GOGOL BORDELLO VS. TAMIR MUSKAT: J.U.F (Stinky) Jewish-Ukrainishe Freundschaft," it stands for; "Afterparty on the Frontline," it's subtitled. As Gogol Bordello mastermind Eugene Hutz asks, "Where the fuck is for example Gypsy-disco-punk for the after party. Where is Arabic-dub-sextura and where the fuck is the soundtrack for a Balkan train robbery." The answer is self-evident: Hutz sings, so does Jerusalem-based Indian classical music devotee Victoria Hanna, Gogol's Oren Kaplan is on guitar, not to be confused with ex-Gogol saxophonist Ori Kaplan, and driving driving driving is Big Lazy drummer Tamir Muskat. Hutz furnishes conceptual bravado, Muskat renders Hutz's songwriting irrelevant, and Ori keeps butting in. The intensity recalls the Bulgarian wedding sax of Yuri Yunakov, only the multiculturalism plus Hutz's unrelenting sense of humor means it never gets samey. World-rock not en español--in the universal language, English. A MINUS

THE LIBERTINES (Rough Trade) They didn't start as fast or punky as their reputation, and this seat-of-the-pants follow-up, every song cut quick lest Peter Doherty take a powder, often seems fragile, offhand, tentative, even enervated. But this isn't a weakness--it only makes their sound more their own. As with the Heartbreakers on the precious occasions when they jelled, their punk is overwhelmed by unhinged lyricism--with drum powerhouse Gary Powell assuring that they rock when need be regardless. A MINUS

NORTHERN STATE: All City (Columbia) Feeling they have nothing to prove and plenty to get right, Hesta Prynne, the retagged Spero, and a funkier Sprout throw themselves into what they love with no discernible concern for cred. Except insofar as all voices are different, which counts, the music on this feisty, funny rap album isn't new--just irresistible, like the regional pop crossovers of the pre-Hammer/bling era, the same golden age underground sobersides remember as the heyday of obscure Eric B. soundalikes. DJ Muggs, Pete Rock, ?uestlove, and the High and Mighty all pitch in on a record that calls up memories of Hitman Howie Tee and ends with an LFO rip that shoulda conquered Z100. Hip they're not, I know. Can't be because they're female, or white, or suburban. Right? So figure it's because they're sane--so sane they invoke John Kerry's square name. A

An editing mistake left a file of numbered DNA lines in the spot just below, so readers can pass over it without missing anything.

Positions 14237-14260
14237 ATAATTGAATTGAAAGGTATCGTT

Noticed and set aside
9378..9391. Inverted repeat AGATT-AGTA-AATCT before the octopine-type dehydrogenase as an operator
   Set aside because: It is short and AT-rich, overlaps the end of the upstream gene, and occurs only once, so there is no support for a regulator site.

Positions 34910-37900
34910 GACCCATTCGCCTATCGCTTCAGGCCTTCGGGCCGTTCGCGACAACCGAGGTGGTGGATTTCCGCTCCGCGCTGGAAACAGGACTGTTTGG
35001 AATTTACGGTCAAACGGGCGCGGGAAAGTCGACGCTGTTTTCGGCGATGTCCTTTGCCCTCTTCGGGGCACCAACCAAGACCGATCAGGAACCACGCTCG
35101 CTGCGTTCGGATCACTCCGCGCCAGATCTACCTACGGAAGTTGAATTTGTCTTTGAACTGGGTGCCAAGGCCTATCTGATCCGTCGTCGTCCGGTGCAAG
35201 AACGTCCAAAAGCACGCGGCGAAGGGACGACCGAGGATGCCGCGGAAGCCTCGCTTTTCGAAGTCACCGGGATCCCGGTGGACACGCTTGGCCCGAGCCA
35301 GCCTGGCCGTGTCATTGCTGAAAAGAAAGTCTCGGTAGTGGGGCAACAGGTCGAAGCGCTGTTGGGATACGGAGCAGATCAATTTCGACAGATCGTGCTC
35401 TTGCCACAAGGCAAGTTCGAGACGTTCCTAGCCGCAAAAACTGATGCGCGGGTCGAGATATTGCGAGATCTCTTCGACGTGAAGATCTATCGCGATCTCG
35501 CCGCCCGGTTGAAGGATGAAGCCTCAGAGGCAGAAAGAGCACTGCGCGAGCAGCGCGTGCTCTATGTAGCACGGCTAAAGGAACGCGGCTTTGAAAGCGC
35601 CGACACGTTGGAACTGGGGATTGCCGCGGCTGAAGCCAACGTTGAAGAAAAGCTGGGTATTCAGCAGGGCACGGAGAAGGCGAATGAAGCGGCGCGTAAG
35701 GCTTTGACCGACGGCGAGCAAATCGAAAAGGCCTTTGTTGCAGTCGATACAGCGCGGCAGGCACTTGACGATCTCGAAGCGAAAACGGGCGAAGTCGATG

THE ROGERS SISTERS: Three Fingers (Troubleman Unlimited) Especially when the guy is singing, the art-funk forebears this trio recalls are ones the mind's ear can no longer retrieve--Medium Medium if their finest moment had been less fine, say. But friendlier echoes tone up their EP--Devo, Gang of Four, B-52's--and groove and lyrics pack serious wallop. Finest by far is Jennifer's cute, wise, dippy "Fantasies Are Nice," which deserves to rule dancefloors like the "Hungry So Angry" of yore. B PLUS

THE ROUGH GUIDE TO GYPSY SWING (World Music Network import) Django Reinhardt towers so high over this style that he takes four of 21 tracks on a multi-artist comp with no other repeats, and wrote two others. Maybe "Gypsy swing" isn't a style at all--just a bunch of tribute bands. Yet its master proves far easier to emulate than Jimi Hendrix or Jerry Garcia, in part because his followers bypass his excitable youth for the sophisticated background music of his post–WW II decline. Reinhardt was one of the first to welcome bebop's harmonic challenge while finessing its cultural threat--which makes him the kind of artist whose imitators segue smoothly from cut to cut on a collection like this one. B PLUS